One gets the impression that Ben Carson, as usual, has not thought things through before he opened his mouth. He seems woefully unfamiliar with the tenets of his own religion and the demands of his own god, and one could reasonably suggest that he sort out his own beliefs before he tries to push them on the rest of us.
Not only is this a case of a man opening his mouth when he doesn’t know what he is talking about, but it is a case of misrepresenting abortion. Human and animal sacrifice in both the Greco-Roman and Jewish worlds were a means to gain “special favor” from a god or gods, while abortion is a medical procedure performed for various reasons, including saving the life of a mother, helping a rape or incest victim, and sometimes, aborting a fetus that cannot survive either in the womb or outside of it, none of which have anything to do with things people only believe, but things people can prove.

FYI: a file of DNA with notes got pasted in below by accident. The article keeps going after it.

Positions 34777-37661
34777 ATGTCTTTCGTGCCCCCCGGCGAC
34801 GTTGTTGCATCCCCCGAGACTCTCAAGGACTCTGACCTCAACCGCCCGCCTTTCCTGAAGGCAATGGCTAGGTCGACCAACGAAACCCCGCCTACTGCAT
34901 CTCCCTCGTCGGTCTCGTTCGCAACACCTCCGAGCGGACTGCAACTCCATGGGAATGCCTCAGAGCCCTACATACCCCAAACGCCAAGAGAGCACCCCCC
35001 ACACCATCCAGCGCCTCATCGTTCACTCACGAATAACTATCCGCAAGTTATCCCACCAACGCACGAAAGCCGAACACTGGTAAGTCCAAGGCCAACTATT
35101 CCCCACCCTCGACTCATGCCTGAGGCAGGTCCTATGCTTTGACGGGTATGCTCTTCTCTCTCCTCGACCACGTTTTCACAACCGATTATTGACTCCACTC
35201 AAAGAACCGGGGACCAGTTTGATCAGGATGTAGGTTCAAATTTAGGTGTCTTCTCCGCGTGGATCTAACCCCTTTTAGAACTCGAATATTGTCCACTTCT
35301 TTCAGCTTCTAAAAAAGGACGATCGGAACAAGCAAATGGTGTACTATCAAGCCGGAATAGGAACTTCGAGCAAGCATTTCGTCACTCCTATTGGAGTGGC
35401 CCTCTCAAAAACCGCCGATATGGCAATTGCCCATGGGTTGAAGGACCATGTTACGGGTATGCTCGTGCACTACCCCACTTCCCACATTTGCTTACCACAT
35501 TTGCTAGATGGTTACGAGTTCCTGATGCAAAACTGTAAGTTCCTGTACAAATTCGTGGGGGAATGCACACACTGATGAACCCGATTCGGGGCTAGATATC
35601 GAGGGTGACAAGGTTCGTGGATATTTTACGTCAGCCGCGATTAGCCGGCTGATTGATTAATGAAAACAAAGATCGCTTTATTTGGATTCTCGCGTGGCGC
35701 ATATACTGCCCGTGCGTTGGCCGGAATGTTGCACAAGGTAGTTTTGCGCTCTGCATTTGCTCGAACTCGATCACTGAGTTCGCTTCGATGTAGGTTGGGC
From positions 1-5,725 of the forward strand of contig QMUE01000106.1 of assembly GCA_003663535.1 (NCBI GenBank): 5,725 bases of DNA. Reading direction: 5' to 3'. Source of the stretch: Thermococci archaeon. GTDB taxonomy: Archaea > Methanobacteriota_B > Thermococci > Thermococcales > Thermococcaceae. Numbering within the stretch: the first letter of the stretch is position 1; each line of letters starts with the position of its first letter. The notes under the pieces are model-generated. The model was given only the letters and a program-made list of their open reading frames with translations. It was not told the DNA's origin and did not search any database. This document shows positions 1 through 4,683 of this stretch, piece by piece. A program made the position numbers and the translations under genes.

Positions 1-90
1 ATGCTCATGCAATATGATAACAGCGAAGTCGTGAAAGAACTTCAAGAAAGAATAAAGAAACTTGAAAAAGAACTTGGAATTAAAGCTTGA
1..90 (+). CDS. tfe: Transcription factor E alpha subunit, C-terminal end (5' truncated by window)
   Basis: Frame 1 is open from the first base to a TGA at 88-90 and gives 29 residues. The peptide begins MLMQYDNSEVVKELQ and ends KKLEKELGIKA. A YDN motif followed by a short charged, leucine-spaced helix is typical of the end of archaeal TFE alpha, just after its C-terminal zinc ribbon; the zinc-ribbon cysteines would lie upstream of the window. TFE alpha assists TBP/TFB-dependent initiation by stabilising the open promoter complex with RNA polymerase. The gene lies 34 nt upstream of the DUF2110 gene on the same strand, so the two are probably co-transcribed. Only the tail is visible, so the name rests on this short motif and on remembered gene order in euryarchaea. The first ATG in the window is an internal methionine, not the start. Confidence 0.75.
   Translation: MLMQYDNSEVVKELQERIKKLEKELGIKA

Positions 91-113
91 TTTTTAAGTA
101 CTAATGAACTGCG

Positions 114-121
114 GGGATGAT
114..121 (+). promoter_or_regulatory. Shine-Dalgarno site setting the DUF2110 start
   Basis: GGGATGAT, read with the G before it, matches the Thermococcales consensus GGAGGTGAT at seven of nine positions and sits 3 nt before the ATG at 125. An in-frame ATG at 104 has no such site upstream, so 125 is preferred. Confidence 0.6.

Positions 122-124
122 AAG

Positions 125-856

Ben Carson’s arguments may impress his intellectually-challenged followers (including five rather highly influential men on the Supreme Court) but actual thinking people will remain unimpressed with the arguments raised by Religious Right (and its wholly owned subsidiary, the Republican Party) in opposition to abortion. And though the Supreme Court may disagree, the First Amendment, while giving Christians and even fake Christians like Ben Carson, the right to believe what they want, it most definitely does not give them the right to legislate their beliefs.
 Morton Smith, “A Note on Burning Babies,” Journal of the American Oriental Society 95 (1975), 479.
 R.H. Sales, “Human Sacrifice in Biblical Thought,” Journal of Bible and Religion 25 (1957), 113.
 Bart D. Ehrman, The New Testament: A Historical Introduction to the Early Christian Writings, Third Edition. Oxford University Press, 2004, 36.